openDemocracyUK

It's May 5th for the AV referendum

The date for the referendum on electoral reform has been leaked. Reformers need a clear and persuasive message if we are to defeat defenders of the status quo and achieve reform.
Guy Aitchison
2 July 2010

So, it's May 5th for the referendum on AV. This is the date many of us were hoping for. It's early on in the life of the coalition when there's still momentum behind political reform and before the pain of spending cuts kicks in and it's during the local elections and Scottish and Welsh elections so turnout will be higher.

The Labour candidates have all said they support AV - with Andy Burnham the most lukewarm - and David Miliband has now said he would throw the campaigning weight of the party behind a "Yes" vote.The key now will be what concrete commitments each of them can give to the "Yes" campaign - some may be tempted to pay lip service to supporting it whilst doing nothing active in the hope it will fail and bring down the coalition. The purple people will be pushing them to set their cards on the table so we know where they stand.

A rumour is going round that Cameron will not himself be campaigning against AV for the reason that he doesn't want to be outflanked as a reformer and alienate Nick Clegg. Tory activists and MPs, though, are already organising the "No" campaign and have recruited the support of Lynton Crosby, the Australian campaigning "expert" who worked on Boris's campaign. Will the likes of Tom Harris, and the large Scottish cohort of Labour MPs who oppose reform, be joining them? We await to find out.

I agree with all those saying what a disgrace it is that our choice is being restricted in this way when there are far better systems on offer. But ultimately I think reformers, of whatever hue, need to get behind the change. Although AV isn't proportional and therefore isn't the preferred system of most reformers it is a clear improvement on first past the post as it offers more choice and avoids the need for tactical voting where you're forced to vote to keep someone out rather than vote for the party of your choice. It's also a clear step towards PR as any "No" vote will kill electoral reform for generations. I'm pleased to see that the Greens look like they will back the change with prominent party members like Rupert Read championing a "Yes" vote.

Will the SNP and Plaid Cymru do the same? This is significant given that the referendum is being held at the same time as the devolved elections. The more parties come on board the more the Tory right looks isolated as they campaign for the status quo.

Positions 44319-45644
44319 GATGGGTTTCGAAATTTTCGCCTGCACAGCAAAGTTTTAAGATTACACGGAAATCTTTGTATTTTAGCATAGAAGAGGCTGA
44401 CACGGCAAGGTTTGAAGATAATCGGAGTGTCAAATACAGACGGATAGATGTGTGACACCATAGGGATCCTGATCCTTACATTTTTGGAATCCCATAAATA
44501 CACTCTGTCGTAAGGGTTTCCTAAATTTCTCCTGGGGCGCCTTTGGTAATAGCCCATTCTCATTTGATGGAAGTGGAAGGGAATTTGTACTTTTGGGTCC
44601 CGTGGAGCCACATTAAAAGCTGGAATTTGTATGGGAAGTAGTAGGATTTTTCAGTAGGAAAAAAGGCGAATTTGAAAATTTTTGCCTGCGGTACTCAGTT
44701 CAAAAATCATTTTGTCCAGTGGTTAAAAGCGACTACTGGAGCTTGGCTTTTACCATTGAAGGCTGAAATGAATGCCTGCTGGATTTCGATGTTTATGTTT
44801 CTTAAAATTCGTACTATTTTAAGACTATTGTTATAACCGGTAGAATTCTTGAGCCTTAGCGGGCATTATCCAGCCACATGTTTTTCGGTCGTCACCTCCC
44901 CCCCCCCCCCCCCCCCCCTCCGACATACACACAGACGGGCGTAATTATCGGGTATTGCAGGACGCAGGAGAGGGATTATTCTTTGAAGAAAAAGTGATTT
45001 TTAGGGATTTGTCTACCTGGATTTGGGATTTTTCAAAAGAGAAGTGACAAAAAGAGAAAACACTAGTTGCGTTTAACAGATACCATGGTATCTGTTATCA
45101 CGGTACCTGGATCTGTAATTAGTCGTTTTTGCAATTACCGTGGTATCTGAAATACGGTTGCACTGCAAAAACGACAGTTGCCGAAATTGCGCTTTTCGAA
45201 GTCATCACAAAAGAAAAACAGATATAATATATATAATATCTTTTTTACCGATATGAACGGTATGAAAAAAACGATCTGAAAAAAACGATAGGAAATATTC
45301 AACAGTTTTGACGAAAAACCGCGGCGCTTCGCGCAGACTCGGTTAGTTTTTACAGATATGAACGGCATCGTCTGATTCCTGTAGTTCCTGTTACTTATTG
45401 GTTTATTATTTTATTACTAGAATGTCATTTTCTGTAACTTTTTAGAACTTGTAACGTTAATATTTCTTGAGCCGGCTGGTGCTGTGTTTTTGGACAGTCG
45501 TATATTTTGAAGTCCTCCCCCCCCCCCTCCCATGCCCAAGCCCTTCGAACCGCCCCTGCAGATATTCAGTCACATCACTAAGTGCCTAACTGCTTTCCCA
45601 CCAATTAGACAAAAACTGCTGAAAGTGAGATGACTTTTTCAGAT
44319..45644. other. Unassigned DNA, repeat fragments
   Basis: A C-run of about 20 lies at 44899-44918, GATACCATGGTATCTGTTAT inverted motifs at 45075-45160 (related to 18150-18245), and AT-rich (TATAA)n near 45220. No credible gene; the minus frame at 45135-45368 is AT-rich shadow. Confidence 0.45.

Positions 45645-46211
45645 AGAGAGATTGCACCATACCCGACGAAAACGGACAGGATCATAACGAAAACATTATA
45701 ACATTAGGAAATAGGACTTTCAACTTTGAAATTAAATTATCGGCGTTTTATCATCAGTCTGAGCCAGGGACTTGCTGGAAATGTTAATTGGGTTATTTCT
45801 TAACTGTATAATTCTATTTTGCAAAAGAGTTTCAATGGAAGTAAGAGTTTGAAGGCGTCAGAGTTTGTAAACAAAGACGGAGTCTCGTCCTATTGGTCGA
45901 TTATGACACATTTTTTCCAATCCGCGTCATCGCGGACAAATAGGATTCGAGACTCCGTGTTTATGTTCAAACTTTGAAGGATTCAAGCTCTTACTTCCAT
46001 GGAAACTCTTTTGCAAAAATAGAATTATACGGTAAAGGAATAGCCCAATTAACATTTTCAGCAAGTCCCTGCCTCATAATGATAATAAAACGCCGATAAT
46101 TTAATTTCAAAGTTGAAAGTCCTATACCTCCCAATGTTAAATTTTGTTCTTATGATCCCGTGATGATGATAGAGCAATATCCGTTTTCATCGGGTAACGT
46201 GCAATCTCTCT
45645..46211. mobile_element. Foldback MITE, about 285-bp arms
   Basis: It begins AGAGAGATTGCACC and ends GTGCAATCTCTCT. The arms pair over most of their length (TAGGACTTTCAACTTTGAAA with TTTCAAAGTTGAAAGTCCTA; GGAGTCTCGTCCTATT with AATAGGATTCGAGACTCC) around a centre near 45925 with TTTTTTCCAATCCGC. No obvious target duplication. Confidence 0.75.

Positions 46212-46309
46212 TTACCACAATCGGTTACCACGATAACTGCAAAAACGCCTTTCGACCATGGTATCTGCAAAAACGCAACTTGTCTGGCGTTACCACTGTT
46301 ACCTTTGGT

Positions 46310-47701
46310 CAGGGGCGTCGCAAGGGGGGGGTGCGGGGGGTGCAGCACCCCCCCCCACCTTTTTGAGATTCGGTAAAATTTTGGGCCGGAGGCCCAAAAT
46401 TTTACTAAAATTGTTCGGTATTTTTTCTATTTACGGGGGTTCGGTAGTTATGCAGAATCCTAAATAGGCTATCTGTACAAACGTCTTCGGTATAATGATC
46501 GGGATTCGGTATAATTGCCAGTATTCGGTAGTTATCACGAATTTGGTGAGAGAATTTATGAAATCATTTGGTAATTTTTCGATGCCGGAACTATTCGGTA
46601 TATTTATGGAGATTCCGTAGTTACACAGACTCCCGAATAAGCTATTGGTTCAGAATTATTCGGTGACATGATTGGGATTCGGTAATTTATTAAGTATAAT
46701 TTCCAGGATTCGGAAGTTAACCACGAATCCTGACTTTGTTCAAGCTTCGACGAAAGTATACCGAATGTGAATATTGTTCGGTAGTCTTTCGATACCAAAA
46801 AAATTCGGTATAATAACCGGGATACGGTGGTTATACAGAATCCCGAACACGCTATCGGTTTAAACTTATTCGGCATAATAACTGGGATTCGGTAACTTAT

It'll be interesting to know what arguments are deployed against AV as it's hard to think of any good arguments against preferential voting, as Stephen Tall points out. Indeed, the main argument against AV usually come from reformers who argue it doesn't go far enough. When it was last debated in parliament I recall Dominic Grieve resorting to the argument that it is not proportional even though he and his party are opposed to proportionality as well! 

But in all likelihood the argument will not be won or lost on the technicalities. My instinct is that once you get into too much detail about the merits of the different systems you have already lost. People will tend to vote against things they don’t understand and the "No" campaign will be trying to make AV out to be as complicated and confusing as possible. The "Yes" campaign will instead have to draw on deep feelings of anti-politics and the desire for change that are still very much current (from Iraq, expenses etc) and be part of a much broader narrative of “changing our politics”. It will need to take the insurgent, anti-establishment ground before the "No" campaign does if wants to stand any chance as the Tory right will attempt to frame this as a politicians fix compared to the blunt tried and tested system of first past the post. 

This would be audacity of the highest order coming from such entrenched defenders of the status quo and we should not let them get away with it.

I'm excited now that we have a date.

Let battle begin!

Read more about the AV referendum in OurKingdom's Referendum Plus section.

Who's getting rich from COVID-19?

Boris Johnson's government stands accused of 'COVID cronyism', after handing out staggering sums of money to controversial private firms to fight COVID-19. Often the terms of these deals are kept secret, with no value-for-money checks or penalties for repeated failures which cost lives. And many major contracts have gone directly to key Tory donors and allies – without competition.

As COVID rates across the country surge, how can we hold our leaders accountable? Meet the lawyers, journalists and politicians leading the charge in our free live discussion on Thursday 1 October at 5pm UK time.

Hear from:

Peter Geoghegan Investigations editor, openDemocracy, and author of 'Democracy for Sale: Dark Money and Dirty Politics'

Jolyon Maugham Barrister and founder of the Good Law Project.

Layla Moran Liberal Democrat MP (TBC)

Chair: Mary Fitzgerald Editor-in-chief of openDemocracy

Who is bankrolling Britain's democracy? Which groups shape the stories we see in the press; which voices are silenced, and why? Sign up here to find out.

Comments

We encourage anyone to comment, please consult the oD commenting guidelines if you have any questions.
Audio available Bookmark Check Language Close Comments Download Facebook Link Email Newsletter Newsletter Play Print Share Twitter Youtube Search Instagram WhatsApp yourData